Troubleshooting: How to add proper Finishing to your 3D Prints?

3d printing application, 3d printing tools, 3D printing trouble shooting guide, post-processing guides, Tutorials, useful things, videos, worth sharing

It would be so much better if our 3D Printed objects get removed from the bed too easily and are perfect, but sadly that’s not the case. For better prints with proper finishing, you need to put in some extra effort even if the print is ready. This is the essential step in 3D Printing because you want your 3D prints to look the best.You don’t need to invest too much and the skills and tools are mostly that we use in everyday life so why to leave your 3D Prints without giving them a smooth touch.

Nerdforge Youtuber, he has shown the simple things that you can do to make your 3d prints look the best and yes they won’t even look like they are 3D printed coz the finishing is that fine.Also in addition to the above video, you can use these extra tips to help you out.

Everything lies in the slicer settings

Your slicer settings deal with how your final product looks, for example, the layer height gives the details to specific height of each layer in the design, if the layer height is thick than the final object won’t have many details and layers become visible, if it is thin the details of the final object are visible enough blending the layers into each other. Thus this setting is necessary.

Also, the printing speed is a  necessary factor and it depends on which object you are printing. If it’s a complex object with too many details that keep the speed slow else if not many details are needed than a faster printing speed would do no harm.

Shell thickness refers to the number of layers that the outer wall will have before infill printing will begin. The higher the setting is for shell thickness, the thicker the outer walls of your object will be. So if you are going to finish the object by sanding, you want to increase the shell thickness to account for the material that you will be removed later.

Get more information about the slicer settings here.

Support structures

If your 3d printed objects have overhangs than you need a support structure also to be printed for it which has to be removed later after the 3d printed object is complete. Now it depends whether your support structure is soluble or insoluble.

If it is insoluble you need a knife or a cutter that helps you get rid of the extra filament your object has and if it is soluble, you’re likely dealing with either PVA or HIPS. In this case, simply submerge the object in the solvent in question – water for PVA and Limonene for HIPS. The water should completely dissolve the PVA support structure within several hours.

Clean it with Fillers

A quick fix for the lazy man to improve the quality of the 3d printed object is using fillers. If the object gets printed unevenly or there is a small amendment to be done to cover a small space, fillers always do help.

We recommend using XTC-3D which you can get here. You’ll notice you can even use it for smoothing out 3D prints just by brushing it over as a 3D print coating. Fill the gaps neatly so that you don’t have to waste your time on sanding the object later.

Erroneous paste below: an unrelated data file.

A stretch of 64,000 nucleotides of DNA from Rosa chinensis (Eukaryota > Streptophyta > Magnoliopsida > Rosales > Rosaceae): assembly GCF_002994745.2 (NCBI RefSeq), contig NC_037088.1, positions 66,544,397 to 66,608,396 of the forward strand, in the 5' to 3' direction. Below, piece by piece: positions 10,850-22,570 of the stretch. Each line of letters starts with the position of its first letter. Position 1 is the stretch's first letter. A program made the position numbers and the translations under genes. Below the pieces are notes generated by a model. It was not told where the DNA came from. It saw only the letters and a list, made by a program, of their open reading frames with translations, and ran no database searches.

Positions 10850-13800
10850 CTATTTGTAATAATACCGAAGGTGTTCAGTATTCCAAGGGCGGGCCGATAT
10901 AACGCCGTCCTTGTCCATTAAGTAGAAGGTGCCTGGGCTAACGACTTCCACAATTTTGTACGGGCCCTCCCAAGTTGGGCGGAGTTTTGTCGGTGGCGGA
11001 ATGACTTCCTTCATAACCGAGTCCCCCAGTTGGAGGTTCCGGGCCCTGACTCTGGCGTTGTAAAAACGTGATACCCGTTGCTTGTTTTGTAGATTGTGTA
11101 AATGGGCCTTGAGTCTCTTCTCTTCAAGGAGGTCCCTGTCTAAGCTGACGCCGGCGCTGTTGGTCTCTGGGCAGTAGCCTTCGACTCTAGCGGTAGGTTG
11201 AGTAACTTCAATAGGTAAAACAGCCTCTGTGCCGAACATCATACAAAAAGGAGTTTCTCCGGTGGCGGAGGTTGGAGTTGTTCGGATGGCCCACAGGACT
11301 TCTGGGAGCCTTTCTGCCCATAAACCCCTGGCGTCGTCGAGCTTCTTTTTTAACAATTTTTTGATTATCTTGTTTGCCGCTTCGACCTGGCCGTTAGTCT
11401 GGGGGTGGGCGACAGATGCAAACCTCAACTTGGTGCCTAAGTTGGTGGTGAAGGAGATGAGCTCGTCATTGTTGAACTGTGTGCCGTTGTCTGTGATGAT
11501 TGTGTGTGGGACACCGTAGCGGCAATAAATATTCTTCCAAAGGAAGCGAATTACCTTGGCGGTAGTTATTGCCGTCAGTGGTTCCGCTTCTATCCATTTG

You’ll also need to leave it to cure for at least a few hours after filling.

 Sand and Polish them

Sanding can be used for materials like PLA and ABS but not for hard materials like polycarbonate and PMMA. If you want to make your 3d print shine and it cannot be vapor smoothed than sanding is what has to be done.

Chose a good quality filament so that sanding doesn’t result in ruining the object. PLA ‘s lower melting temperature can make the object soft and gummy if you sand it roughly. Use a circular motion with a slow-moderate pressure to remove unwanted material. The idea is to get rid of what you don’t want while leaving absolutely no trace that you’ve done any finishing work.

Vapor smoothing

Vapor smoothing requires some instruments but if you are good with it then you can use simple materials found around the house.Remember not all filaments are same, so while using this method I would suggest you test out the filament first and then apply the method to your 3D Printed object.In addition, testing a piece of the filament may also give you an idea of how much time it might take for the materials to start to dissolve.

Watch the video for more knowing the Vapor Smoothing process in detail.

Bead Blasting

 Another process that needs equipment but takes a shorter duration of just 5 to 10 minutes.

It includes spraying tiny, plastic particles at a part of a closed chamber to produce a smooth finish and is flexible which goes better with FDM materials.It also can be used in parts throughout their product development and manufacturing lifecycle, from the initial to the final stage.

Paint it well

Along with many other essential tools that can help you while 3D Printing and finishing the products also painting the product is quite essential. It is the last step and you need to be careful with it.It’s best to first mount it on what’s known as a painting block using a dowel.

A painting block is nothing more than a block of wood that supports the object while it is being primed and painted.Also, remember that priming and painting an object can be a messy business. You want to stop the paint from getting on objects that it shouldn’t and you want to keep foreign objects, like dust, from settling on your printed object while it dries. Therefore, work in a well-ventilated area that is clean and well lit.

Hope these methods help you 3D Print your designs perfectly…

HAPPY PRINTING!!!

Credit: pinshape.com,wired.com,machinedesign.com,i.materialise.com,makerbot.com,3dparts.com